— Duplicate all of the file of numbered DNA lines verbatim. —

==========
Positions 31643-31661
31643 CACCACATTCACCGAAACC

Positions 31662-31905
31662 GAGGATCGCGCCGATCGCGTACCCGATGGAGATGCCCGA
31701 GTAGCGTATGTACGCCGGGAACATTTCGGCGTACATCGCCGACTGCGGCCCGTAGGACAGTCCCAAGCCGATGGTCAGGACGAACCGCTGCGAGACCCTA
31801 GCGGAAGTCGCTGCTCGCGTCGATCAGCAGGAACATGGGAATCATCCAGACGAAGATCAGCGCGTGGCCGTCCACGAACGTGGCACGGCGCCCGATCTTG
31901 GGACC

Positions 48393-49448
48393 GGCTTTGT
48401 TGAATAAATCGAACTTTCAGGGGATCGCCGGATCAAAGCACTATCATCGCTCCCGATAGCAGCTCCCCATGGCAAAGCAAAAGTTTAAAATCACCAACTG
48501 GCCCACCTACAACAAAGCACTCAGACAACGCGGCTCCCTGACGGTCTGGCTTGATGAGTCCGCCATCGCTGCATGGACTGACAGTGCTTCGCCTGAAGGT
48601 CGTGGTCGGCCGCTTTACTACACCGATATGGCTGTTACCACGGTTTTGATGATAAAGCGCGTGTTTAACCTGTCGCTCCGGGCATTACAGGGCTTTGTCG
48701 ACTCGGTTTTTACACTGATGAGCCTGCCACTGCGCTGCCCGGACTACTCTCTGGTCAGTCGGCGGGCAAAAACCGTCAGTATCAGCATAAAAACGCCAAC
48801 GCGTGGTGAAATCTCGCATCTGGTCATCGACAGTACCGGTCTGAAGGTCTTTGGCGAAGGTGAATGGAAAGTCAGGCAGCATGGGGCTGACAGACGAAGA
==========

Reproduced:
Positions 31643-31661
31643 CACCACATTCACCGAAACC

Positions 31662-31905
31662 GAGGATCGCGCCGATCGCGTACCCGATGGAGATGCCCGA
31701 GTAGCGTATGTACGCCGGGAACATTTCGGCGTACATCGCCGACTGCGGCCCGTAGGACAGTCCCAAGCCGATGGTCAGGACGAACCGCTGCGAGACCCTA
31801 GCGGAAGTCGCTGCTCGCGTCGATCAGCAGGAACATGGGAATCATCCAGACGAAGATCAGCGCGTGGCCGTCCACGAACGTGGCACGGCGCCCGATCTTG
31901 GGACC

Positions 48393-49448
48393 GGCTTTGT
48401 TGAATAAATCGAACTTTCAGGGGATCGCCGGATCAAAGCACTATCATCGCTCCCGATAGCAGCTCCCCATGGCAAAGCAAAAGTTTAAAATCACCAACTG
48501 GCCCACCTACAACAAAGCACTCAGACAACGCGGCTCCCTGACGGTCTGGCTTGATGAGTCCGCCATCGCTGCATGGACTGACAGTGCTTCGCCTGAAGGT
48601 CGTGGTCGGCCGCTTTACTACACCGATATGGCTGTTACCACGGTTTTGATGATAAAGCGCGTGTTTAACCTGTCGCTCCGGGCATTACAGGGCTTTGTCG
48701 ACTCGGTTTTTACACTGATGAGCCTGCCACTGCGCTGCCCGGACTACTCTCTGGTCAGTCGGCGGGCAAAAACCGTCAGTATCAGCATAAAAACGCCAAC
48801 GCGTGGTGAAATCTCGCATCTGGTCATCGACAGTACCGGTCTGAAGGTCTTTGGCGAAGGTGAATGGAAAGTCAGGCAGCATGGGGCTGACAGACGAAGA